Perhaps the most puzzling reaction is to The Advocate because its article is perhaps the most balanced that the PTC cites. It is not given to opinion, supposedly what the PTC wants, with the PTC's complaint reported "in a straightforward manner." However they did offer MacFarlane's quote as a comment from the other side, which was enough – in the PTC's mind – to put The Advocate in the enemy camp, "implicitly defending Family Guy's offensive depictions of bestiality and babies eating sperm as 'off-the-wall animated comedy.'" But after declaring The Advocate to be the enemy they spend an entire paragraph being bewildered as to why they don't side with the PTC: "The Advocate's opposition to the PTC is odd, given that the Parents Television Council is not an anti-gay organization....The PTC's concern is solely that of protecting children from all graphic sexual content on TV, regardless of the genders or orientations of the individuals involved. Surely, gay parents and families are just as concerned about their children being exposed to graphic and gratuitous sexual content as are heterosexual parents."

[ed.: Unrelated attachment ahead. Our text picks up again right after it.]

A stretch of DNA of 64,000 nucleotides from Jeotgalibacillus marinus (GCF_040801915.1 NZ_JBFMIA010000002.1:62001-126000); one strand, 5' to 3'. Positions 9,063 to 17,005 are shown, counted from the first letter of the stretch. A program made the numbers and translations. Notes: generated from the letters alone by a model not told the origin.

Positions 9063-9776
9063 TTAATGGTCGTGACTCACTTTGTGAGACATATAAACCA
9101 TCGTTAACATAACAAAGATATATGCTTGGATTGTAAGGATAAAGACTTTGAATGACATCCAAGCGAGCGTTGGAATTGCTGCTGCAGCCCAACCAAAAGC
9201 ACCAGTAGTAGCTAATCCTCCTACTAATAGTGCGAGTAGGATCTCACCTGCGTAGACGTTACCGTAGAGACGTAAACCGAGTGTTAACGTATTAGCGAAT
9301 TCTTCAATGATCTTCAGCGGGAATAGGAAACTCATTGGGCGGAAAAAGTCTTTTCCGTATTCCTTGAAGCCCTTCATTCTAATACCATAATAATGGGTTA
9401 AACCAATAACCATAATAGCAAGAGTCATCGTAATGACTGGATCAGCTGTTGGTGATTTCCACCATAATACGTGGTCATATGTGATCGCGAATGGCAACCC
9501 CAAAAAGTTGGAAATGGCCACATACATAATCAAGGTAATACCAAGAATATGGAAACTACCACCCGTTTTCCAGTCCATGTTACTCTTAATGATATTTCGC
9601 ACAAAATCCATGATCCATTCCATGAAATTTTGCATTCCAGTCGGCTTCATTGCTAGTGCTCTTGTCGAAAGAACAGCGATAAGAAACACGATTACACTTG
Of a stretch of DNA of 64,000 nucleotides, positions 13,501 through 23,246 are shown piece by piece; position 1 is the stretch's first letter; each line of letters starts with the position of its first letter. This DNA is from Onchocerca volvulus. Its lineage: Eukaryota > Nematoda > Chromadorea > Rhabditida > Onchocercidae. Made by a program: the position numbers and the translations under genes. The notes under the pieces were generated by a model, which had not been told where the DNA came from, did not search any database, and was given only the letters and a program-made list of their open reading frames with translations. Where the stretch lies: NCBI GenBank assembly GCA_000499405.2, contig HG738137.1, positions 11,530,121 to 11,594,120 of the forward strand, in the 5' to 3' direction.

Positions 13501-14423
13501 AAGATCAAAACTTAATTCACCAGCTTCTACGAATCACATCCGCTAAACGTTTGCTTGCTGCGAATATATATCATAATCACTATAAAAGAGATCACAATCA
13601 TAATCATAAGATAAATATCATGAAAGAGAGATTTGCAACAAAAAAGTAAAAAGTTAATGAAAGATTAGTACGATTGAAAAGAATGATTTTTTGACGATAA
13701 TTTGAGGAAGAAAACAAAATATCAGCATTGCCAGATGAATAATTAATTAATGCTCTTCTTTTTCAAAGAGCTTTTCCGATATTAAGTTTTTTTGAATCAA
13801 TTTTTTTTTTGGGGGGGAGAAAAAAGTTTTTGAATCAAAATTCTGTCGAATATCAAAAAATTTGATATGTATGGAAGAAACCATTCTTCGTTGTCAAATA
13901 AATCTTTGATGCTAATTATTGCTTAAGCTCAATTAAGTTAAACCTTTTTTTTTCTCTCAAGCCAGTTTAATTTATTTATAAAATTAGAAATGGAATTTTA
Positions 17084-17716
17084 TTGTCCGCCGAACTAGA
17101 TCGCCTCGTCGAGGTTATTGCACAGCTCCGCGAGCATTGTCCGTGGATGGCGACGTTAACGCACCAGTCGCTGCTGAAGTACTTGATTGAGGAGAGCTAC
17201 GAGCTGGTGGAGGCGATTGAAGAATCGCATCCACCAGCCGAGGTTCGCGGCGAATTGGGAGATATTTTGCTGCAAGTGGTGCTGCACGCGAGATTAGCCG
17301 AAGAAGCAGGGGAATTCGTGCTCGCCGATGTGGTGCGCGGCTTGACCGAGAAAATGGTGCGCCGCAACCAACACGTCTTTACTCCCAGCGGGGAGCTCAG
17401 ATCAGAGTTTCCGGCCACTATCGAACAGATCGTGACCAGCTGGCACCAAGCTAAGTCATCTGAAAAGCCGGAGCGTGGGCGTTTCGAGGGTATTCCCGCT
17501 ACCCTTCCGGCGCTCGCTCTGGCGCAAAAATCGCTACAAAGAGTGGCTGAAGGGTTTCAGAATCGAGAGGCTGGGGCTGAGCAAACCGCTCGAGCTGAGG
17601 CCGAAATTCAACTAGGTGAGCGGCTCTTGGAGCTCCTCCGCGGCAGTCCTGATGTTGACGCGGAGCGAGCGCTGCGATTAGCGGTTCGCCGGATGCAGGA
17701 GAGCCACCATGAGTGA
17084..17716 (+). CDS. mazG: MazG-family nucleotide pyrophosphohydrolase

Having "proven" that their FCC complaint against The Family Guy was not properly reported because a few outlets whose work frequently involves opinions said that they didn't see anything actionable about the episode, and dared to quote an interview by Seth MacFarlane in which he expressed an opinion of the PTC, the group turns to motive. And here is where they really seem to go off the deep end. Citing a pair of articles where the TV Trends writer "proved" that America's TV critics were "completely out of touch with the beliefs of average Americans" (articles which I examined and attempted to debunk in an earlier post) the writer then attempts to explain why members of the news media don't "properly" report on the PTC's complaint against The Family Guy. The media, they say, suffer from the "same defect" – they are totally out of touch with the beliefs of "average Americans." Their full explanation has to be read to be believed (the use of boldface here is mine; if I'm reading this right, the PTC is accusing the defenders of Seth MacFarlane of somehow benefitting financially as a result of defending him):